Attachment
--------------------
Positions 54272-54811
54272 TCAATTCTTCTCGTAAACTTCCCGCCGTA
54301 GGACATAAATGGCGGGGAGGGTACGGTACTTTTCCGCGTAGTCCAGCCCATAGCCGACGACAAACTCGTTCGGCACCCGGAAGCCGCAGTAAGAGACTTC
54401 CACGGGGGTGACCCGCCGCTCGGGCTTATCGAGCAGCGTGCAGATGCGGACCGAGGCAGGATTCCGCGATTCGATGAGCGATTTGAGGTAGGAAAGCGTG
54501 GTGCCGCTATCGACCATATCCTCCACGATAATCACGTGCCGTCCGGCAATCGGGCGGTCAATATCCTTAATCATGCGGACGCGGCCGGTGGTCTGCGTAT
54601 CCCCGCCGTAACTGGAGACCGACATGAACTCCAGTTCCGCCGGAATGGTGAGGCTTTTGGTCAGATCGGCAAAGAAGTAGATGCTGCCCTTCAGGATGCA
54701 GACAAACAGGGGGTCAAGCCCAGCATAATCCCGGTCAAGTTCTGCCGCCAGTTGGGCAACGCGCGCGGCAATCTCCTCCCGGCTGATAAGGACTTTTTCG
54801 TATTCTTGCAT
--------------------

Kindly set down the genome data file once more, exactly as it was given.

Positions 54272-54811
54272 TCAATTCTTCTCGTAAACTTCCCGCCGTA
54301 GGACATAAATGGCGGGGAGGGTACGGTACTTTTCCGCGTAGTCCAGCCCATAGCCGACGACAAACTCGTTCGGCACCCGGAAGCCGCAGTAAGAGACTTC
54401 CACGGGGGTGACCCGCCGCTCGGGCTTATCGAGCAGCGTGCAGATGCGGACCGAGGCAGGATTCCGCGATTCGATGAGCGATTTGAGGTAGGAAAGCGTG
54501 GTGCCGCTATCGACCATATCCTCCACGATAATCACGTGCCGTCCGGCAATCGGGCGGTCAATATCCTTAATCATGCGGACGCGGCCGGTGGTCTGCGTAT
54601 CCCCGCCGTAACTGGAGACCGACATGAACTCCAGTTCCGCCGGAATGGTGAGGCTTTTGGTCAGATCGGCAAAGAAGTAGATGCTGCCCTTCAGGATGCA
54701 GACAAACAGGGGGTCAAGCCCAGCATAATCCCGGTCAAGTTCTGCCGCCAGTTGGGCAACGCGCGCGGCAATCTCCTCCCGGCTGATAAGGACTTTTTCG
54801 TATTCTTGCAT